From a Malaysian air force official who didn’t want to be named in stories about missing Flight MH370 because he wasn’t authorized to speak to a “Bachelor production team insider” who tipped Us Weekly to the juicy gossip surrounding a recent contestant on the reality TV series, anonymous and unnamed sources have secured their place as staples of American journalism.
Note: Read the full Quill story, “Says Who?” on anonymous sources here. Excerpts from policy statements and/or guidelines on anonymity The Associated Press (excerpted from AP News Values & Principles): Under AP’s rules, material from anonymous sources may be used only if: • The material is information and not opinion or speculation, and is vital to the news report.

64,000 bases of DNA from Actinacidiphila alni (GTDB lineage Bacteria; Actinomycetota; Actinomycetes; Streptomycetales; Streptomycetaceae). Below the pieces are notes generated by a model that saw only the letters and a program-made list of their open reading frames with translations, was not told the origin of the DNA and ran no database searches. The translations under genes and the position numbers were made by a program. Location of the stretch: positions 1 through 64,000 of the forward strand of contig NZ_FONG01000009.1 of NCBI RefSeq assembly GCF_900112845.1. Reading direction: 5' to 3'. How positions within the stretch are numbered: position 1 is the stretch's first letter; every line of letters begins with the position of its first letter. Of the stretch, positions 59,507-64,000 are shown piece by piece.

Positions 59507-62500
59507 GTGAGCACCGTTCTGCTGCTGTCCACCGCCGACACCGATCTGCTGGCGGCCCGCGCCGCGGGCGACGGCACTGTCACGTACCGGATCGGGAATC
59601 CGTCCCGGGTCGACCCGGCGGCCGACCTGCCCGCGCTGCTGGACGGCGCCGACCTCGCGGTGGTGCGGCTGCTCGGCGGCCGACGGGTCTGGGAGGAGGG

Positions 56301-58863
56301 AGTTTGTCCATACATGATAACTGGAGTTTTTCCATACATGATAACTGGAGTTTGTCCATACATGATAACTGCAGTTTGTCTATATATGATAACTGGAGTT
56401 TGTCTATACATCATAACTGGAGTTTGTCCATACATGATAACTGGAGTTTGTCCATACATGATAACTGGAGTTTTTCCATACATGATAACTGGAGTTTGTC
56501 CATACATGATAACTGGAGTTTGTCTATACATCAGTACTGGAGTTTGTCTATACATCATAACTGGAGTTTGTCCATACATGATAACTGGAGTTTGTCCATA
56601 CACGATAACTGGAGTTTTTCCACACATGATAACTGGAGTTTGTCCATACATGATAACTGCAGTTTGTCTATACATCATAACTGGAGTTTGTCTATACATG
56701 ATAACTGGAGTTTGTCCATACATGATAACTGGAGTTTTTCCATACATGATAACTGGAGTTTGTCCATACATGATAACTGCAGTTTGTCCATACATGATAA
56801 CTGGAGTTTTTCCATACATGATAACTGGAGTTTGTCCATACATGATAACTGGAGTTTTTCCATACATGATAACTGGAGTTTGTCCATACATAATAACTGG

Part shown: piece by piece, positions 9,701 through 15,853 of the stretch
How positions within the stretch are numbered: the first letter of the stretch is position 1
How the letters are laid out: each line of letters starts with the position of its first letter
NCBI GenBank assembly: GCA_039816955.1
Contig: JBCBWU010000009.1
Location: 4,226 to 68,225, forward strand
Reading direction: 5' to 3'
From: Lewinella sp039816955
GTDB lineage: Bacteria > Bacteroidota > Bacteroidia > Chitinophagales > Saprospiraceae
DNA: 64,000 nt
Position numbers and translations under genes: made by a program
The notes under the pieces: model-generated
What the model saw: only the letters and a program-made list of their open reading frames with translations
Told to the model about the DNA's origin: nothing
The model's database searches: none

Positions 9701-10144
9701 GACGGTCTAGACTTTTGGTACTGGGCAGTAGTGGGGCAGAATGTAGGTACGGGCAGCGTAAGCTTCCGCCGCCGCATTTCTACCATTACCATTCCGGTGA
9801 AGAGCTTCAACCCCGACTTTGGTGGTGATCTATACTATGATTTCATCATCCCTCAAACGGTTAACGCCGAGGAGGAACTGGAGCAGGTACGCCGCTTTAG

When nine people were shot at a Brooklyn, N.Y., house party in late June it made national headlines, even in these jaded days when we take so much violence for granted. Yet it was days before major media outlets gave any indication either of the victims’ race or that of suspects, including for a time after an arrest was made.
There’s one thing top editors and executives at major media outlets in North America seem to agree on: No area of international reporting receives more scrutiny – and more complaints – than coverage of the Israeli-Palestinian conflict. “Fights are waged over every sentence and word,” said Bruce Drake, vice president of news for National Public Radio.